$${f}_{Darcy}={\left[\frac{\text{cos}\beta}{\sqrt{0.18\mathrm{tan}\beta +0.36\mathrm{sin}\beta +\frac{64}{Re\text{cos}\beta}}}+\frac{1-\text{cos}\beta}{\sqrt{3.8\left(\frac{597}{Re}+3.85\right)}}\right]}^{-2}.$$

When the Reynolds number is greater than 2000,

$${f}_{Darcy}={\left[\frac{\text{cos}\beta}{\sqrt{0.18\mathrm{tan}\beta +0.36\mathrm{sin}\beta +\frac{1}{{\left(1.8\mathrm{ln}Re-1.5\right)}^{2}\text{cos}\beta}}}+\frac{1-\text{cos}\beta}{\sqrt{\frac{3.8\ast 39}{{\mathrm{Re}}^{0.289}}}}\right]}^{-2}.$$

The block uses a smooth cubic transition between these regions and for Reynolds numbers
between 1000 and 2000. For Reynolds numbers below 200, the block calculates
*f _{Darcy}* from a laminar friction
constant that ensures numerical robustness as the flow goes to 0.

### Heat Transfer Coefficient

The heat transfer coefficient, *U*, is

$$U=Nu\frac{k}{{D}_{h}},$$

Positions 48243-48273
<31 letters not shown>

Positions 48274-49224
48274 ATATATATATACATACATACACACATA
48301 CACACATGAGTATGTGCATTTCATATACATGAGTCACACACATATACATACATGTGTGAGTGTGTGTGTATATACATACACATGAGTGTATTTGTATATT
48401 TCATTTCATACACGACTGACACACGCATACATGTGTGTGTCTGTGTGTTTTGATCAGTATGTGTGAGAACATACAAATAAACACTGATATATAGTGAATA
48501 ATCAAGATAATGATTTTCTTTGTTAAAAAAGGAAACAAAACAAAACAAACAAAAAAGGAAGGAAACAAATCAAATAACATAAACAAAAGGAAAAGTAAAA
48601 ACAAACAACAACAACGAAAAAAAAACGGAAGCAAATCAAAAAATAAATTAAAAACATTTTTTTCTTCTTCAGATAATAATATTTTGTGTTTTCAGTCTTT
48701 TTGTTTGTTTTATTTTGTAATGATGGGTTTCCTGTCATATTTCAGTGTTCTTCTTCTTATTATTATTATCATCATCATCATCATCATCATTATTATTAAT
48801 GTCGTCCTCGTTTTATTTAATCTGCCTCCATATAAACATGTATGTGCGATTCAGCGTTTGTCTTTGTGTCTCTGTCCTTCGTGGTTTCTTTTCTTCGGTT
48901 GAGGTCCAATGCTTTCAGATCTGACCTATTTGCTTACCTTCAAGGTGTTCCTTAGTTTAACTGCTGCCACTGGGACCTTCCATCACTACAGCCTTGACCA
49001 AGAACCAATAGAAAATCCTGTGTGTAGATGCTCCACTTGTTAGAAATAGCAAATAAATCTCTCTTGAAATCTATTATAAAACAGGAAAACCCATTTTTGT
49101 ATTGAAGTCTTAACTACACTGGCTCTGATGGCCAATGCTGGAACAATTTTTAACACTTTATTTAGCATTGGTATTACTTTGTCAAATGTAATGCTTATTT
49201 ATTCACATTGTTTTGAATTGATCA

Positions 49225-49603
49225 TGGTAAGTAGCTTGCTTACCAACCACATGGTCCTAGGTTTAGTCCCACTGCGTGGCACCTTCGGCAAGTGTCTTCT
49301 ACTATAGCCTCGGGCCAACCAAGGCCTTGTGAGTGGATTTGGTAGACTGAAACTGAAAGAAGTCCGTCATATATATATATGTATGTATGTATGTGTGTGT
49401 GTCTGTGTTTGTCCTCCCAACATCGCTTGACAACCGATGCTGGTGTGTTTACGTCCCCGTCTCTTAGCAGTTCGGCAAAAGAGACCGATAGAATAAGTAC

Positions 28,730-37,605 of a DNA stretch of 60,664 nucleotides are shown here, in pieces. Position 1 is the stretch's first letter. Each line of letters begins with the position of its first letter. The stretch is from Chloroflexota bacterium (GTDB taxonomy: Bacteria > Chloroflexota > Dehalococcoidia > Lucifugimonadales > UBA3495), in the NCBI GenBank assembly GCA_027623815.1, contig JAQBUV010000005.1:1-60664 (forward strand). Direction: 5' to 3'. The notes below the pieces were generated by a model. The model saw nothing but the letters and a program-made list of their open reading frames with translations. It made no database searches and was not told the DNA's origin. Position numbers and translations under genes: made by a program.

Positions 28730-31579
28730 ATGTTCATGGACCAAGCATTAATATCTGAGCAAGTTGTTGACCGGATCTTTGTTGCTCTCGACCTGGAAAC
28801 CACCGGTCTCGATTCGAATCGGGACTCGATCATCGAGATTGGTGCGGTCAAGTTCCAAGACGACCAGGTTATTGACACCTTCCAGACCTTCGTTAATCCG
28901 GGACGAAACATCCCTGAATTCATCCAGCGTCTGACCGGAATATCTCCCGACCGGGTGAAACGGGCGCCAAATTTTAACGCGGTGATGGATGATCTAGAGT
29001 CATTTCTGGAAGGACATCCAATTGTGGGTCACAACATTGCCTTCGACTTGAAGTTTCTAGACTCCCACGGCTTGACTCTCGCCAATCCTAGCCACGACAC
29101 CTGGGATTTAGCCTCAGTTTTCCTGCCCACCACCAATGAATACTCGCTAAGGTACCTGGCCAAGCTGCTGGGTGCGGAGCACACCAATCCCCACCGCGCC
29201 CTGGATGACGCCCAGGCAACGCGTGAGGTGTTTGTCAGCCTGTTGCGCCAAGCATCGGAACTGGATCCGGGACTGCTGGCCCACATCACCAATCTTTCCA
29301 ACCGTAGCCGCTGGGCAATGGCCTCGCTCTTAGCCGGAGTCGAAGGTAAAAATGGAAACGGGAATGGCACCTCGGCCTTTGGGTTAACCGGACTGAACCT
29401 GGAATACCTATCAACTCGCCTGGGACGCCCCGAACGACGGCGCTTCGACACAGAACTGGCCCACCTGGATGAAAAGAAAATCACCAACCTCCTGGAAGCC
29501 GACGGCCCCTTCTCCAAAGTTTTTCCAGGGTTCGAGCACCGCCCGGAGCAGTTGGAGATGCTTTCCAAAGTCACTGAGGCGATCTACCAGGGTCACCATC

where *k* is the fluid thermal conductivity. The
heat transfer calculations depend on the value of the **Heat transfer
coefficient model** parameter.

**Colburn Equation**

When **Heat transfer coefficient model** is
`Colburn equation`

, the block calculates the heat
transfer coefficient from data by using the Colburn correlation
coefficients.

The Nusselt number is

$$Nu=aR{e}^{b}P{r}^{c},$$

where *a*, *b*, and
*c* are the first, second, and third elements in the
**Coefficients [a, b, c] for a*Re^b*Pr^c** parameter and
*Pr* is the Prandtl number.

**Correlation for Flow Between Corrugated Plates**

When **Heat transfer coefficient model** is
`Correlation for flow between corrugated plates`